Background: Children growth can be divided into; infancy, toddlers, preschoolers, middle childhood, and adolescence. Child's nutrient needs correlates with changes in growth rates. Daycare, where toddlers and preschoolers spend increasing durations nowadays, might affect children feeding habits and thus their growth. In this study, we measure overweight indicators and growth parameters among toddlers and preschoolers attending daycare.
Methods: In a cross sectional analysis, we compared adiposity and anthropometric measures of 83 toddlers and preschoolers attending day care with those of 31 age peers receiving homecare.
Results: Weight/height Z score and percentiles showed no significant differences between daycare and homecare children. 18.1% of daycare children and 29% of homecare children had weight/height Z score>+2 and weight/height percentile>95%. Only one child in daycare group (1.2%) and 2 children in homecare group (6.5%) had weight/height Z score<-2. Trunk /extremities ratio was significantly higher in homecare than daycare group (p value<0.001).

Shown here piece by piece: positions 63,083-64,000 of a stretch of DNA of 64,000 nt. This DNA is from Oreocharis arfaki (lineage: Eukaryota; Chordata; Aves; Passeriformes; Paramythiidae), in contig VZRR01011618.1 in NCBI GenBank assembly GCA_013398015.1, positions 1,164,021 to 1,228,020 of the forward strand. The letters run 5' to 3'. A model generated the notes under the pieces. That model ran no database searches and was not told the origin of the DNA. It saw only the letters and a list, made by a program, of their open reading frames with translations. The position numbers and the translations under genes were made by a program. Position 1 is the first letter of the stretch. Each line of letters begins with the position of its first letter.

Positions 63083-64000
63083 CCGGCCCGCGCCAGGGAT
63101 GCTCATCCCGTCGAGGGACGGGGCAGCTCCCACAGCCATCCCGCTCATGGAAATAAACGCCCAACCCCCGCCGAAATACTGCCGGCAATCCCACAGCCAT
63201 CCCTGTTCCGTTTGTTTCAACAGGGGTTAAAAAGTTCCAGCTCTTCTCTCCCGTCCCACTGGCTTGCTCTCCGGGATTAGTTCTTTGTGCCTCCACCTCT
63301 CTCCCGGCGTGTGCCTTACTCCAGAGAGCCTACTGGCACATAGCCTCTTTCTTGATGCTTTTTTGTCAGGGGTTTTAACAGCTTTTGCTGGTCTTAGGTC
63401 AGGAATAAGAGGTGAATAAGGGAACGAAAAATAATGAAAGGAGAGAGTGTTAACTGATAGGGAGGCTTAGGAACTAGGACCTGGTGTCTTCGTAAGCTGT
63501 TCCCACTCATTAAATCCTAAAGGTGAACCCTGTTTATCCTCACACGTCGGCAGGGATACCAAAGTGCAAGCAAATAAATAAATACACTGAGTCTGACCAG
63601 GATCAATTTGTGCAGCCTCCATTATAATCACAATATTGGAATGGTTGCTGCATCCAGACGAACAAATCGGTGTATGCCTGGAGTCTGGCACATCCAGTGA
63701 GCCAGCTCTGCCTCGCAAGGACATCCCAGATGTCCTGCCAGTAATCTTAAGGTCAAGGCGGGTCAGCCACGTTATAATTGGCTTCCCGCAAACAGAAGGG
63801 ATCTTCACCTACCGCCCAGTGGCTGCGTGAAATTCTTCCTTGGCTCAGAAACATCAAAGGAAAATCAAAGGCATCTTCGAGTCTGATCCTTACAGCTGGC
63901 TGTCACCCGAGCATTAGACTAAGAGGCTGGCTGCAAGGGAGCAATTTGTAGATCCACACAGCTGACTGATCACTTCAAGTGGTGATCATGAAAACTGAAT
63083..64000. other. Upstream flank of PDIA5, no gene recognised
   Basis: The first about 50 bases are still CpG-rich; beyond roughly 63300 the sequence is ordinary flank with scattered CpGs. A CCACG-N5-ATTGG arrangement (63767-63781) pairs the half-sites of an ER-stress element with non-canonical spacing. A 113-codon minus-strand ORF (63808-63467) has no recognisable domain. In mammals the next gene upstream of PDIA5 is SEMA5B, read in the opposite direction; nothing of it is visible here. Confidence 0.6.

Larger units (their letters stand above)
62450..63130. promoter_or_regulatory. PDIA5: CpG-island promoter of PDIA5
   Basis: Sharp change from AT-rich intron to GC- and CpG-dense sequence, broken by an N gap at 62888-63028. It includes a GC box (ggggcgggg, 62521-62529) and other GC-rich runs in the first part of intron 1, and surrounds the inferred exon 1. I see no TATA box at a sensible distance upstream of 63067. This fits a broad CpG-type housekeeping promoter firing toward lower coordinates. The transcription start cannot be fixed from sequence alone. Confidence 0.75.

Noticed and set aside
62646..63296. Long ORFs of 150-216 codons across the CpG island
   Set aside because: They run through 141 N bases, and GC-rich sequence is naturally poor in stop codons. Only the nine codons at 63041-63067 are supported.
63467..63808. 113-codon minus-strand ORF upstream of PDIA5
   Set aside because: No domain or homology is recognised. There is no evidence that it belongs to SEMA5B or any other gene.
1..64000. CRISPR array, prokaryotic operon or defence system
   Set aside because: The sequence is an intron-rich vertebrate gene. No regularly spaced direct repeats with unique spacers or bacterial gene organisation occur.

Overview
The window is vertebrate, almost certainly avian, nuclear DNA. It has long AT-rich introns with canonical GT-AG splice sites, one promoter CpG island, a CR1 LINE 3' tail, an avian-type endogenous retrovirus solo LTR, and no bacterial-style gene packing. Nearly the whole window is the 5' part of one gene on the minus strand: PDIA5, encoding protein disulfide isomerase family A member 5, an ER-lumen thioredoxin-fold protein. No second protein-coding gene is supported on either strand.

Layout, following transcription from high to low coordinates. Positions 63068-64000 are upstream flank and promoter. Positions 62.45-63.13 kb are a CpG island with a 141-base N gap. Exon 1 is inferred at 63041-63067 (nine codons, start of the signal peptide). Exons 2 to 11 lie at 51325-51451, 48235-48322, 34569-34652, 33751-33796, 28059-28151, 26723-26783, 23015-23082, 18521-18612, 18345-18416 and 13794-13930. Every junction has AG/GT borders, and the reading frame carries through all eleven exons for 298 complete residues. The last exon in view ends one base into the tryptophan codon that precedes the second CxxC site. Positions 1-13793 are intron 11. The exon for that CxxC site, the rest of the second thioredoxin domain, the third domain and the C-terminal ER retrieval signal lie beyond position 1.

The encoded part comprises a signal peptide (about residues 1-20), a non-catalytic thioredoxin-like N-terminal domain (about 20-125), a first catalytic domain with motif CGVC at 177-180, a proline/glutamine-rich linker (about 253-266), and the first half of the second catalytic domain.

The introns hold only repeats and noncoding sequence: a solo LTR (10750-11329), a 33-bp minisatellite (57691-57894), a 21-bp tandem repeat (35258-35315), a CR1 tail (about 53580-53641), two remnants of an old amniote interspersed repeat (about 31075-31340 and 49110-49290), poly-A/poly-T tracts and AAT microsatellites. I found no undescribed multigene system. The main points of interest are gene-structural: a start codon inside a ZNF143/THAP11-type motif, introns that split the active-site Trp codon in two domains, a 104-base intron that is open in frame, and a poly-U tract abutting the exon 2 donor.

Conclusion: While daycare does not seem to affect global nutritional status of toddlers and preschoolers, homecare children showed evidences of increased trunkal fat.